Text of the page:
• Associated conditions: neurofibromatosis type I
  • Typical location
  • Clinical features
  • Diagnostics
    • MRI findings
      • Well-demarcated cystic lesion
      • Bright contrast-enhancing solid nodule in the wall of the cyst
    • Histopathology
      • Microcysts
      • Bipolar cells; hair-like projections
      • Eosinophilic fibers with corkscrew appearance (Rosenthal fibers)
  • Treatment: Surgical resection
  • Prognosis
    • Favorable prognosis: high rates of long-term survival
    • Curable with complete resection of the tumor
    • Median survival: > 10 years

Optic glioma [12]

Diffuse astrocytoma

  • Description: slow growing, infiltrative tumor that arises from glial cells in the CNS and has the potential to progress to higher-grade tumors
  • Epidemiology: peak age 20–40 years
  • Location: cerebral hemispheres
  • Clinical features
    • Insidious onset and slow progression of symptoms
    • Initially manifest with nonspecific features such as headaches, seizures
    • Focal symptoms may develop (e..g, progressive paralysis, aphasia)
  • Diagnostics
  • Treatment
    • Complete surgical resection often not possible resection until definable margins can be attempted
    • Percutaneous radiotherapy for very diffuse, unresectable tumors
  • Prognosis: incurable; median survival: 2–12 years

Anaplastic astrocytoma [3][4]

Glioblastoma multiforme

Glial fibrillary acidic protein (GFAP) is an important diagnostic marker for astrocytomas; it is almost always positive in glioblastoma multiforme!

Brainstem glioma [19]

Pediatric primary brain tumors [41]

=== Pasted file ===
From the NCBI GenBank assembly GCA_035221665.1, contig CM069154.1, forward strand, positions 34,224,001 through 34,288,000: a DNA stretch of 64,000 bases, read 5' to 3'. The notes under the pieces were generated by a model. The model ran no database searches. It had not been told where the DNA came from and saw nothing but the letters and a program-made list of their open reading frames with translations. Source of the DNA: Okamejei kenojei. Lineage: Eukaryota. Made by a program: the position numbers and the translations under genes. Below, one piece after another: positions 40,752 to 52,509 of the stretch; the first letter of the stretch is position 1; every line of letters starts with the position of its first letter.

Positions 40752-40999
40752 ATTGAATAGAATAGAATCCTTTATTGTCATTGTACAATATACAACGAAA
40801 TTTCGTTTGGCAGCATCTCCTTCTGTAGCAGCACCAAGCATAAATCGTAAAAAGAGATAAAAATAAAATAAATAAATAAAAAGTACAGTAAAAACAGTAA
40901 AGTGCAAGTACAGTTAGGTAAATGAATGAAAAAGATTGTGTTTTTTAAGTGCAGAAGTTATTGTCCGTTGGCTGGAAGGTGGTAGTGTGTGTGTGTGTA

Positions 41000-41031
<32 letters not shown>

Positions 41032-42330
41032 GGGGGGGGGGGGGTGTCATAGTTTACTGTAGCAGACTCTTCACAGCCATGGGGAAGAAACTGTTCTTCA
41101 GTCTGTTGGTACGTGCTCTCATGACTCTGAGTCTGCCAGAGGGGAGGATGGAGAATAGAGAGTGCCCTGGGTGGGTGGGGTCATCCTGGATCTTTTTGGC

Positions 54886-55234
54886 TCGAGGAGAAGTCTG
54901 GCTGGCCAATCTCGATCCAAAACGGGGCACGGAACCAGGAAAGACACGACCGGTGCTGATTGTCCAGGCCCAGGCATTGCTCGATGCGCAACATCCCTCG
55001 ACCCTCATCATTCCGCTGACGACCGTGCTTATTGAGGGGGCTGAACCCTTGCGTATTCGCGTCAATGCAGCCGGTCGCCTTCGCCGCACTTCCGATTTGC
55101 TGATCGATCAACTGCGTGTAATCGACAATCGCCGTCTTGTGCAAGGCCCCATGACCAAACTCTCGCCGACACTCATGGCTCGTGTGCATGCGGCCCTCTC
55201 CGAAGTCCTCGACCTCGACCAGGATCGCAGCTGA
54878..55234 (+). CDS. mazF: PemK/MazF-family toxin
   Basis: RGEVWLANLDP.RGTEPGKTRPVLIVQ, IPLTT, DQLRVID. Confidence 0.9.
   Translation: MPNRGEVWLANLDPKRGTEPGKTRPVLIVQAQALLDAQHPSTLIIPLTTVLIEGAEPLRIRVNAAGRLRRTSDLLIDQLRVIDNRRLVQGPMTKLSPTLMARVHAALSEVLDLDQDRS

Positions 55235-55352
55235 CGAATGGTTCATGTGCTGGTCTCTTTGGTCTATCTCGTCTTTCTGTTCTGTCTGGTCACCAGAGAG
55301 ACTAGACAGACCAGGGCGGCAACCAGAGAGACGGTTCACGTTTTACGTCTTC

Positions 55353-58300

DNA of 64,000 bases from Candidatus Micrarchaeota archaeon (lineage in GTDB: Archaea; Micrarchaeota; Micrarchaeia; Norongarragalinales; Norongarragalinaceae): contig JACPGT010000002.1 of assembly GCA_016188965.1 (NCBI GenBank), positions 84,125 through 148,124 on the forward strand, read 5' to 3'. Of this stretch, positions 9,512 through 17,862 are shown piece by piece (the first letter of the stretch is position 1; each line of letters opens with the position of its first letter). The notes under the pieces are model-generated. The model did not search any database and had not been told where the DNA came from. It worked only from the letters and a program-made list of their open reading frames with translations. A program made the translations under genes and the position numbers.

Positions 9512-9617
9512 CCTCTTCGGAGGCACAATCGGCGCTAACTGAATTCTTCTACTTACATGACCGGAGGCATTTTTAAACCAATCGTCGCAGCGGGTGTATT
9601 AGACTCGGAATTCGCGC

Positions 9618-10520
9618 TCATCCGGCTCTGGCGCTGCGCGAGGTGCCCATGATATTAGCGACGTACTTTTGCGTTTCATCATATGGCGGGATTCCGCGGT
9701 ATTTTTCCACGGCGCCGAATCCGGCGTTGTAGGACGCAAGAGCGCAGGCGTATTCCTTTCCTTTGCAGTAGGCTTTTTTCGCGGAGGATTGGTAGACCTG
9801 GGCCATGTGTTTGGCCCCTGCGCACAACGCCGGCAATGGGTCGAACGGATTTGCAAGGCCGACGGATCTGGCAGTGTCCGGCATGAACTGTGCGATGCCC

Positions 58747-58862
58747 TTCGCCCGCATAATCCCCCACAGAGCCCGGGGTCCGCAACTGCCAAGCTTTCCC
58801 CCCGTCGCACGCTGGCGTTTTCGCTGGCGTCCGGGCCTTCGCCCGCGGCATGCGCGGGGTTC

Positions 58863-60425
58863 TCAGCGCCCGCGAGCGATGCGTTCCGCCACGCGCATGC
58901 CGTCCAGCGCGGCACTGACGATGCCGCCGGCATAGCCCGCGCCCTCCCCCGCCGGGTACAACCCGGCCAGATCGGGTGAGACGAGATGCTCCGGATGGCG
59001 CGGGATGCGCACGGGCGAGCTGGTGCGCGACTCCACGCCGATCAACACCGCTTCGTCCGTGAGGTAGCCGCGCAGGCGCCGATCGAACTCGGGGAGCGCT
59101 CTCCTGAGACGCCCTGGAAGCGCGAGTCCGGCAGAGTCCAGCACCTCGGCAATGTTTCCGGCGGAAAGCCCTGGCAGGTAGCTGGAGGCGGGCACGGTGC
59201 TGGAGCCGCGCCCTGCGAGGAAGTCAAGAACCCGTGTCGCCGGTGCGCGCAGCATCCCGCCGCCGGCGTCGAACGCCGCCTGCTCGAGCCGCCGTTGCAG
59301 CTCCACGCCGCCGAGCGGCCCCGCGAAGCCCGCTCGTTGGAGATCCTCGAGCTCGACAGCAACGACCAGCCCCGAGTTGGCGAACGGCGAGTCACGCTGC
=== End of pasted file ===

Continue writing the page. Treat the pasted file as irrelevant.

• Most pediatric brain tumors are primary.
  • Brain tumors are the second most common cause of pediatric cancer; after leukemia, accounting for approx. 20% of all cases of pediatric cancer and the primary cause of pediatric cancer deaths in the US.
Overview of pediatric primary brain tumors [27][42]
Tumor Precursor Typical location [25] Typical histology [29]
Craniopharyngioma [34]
  • Suprasellar region
Pilocytic astrocytoma
  • Rosenthal fibers: eosinophilic fibers with corkscrew-like configuration
  • GFAP positive
Ependymoma [43]
  • Perivascular pseudorosettes: tumor cells that are arranged in a papillary structure around a central blood vessel

In children, most primary brain tumors arise infratentorial, craniopharyngiomas being an important exception.

Adult primary brain tumors [41]

Overview of adult primary brain tumors [27][42]
Tumor Precursor Typical locations [25] Typical histology [29]
Glioblastoma multiforme (WHO grade IV astrocytoma)
  • Arachnoid cap cells
  • Vascular system origin
  • Spindle cells in palisades (Antoni A tissue) alternating with myxoid areas (Antoni B tissue)
  • S-100 positive
Pituitary adenoma [44]
  • Monomorphic, acidophilic or basophilic, polygonal cells arranged in sheets or cords

In adults, most primary brain tumors arise supratentorially, hemangioblastomas and schwannomas being important exceptions.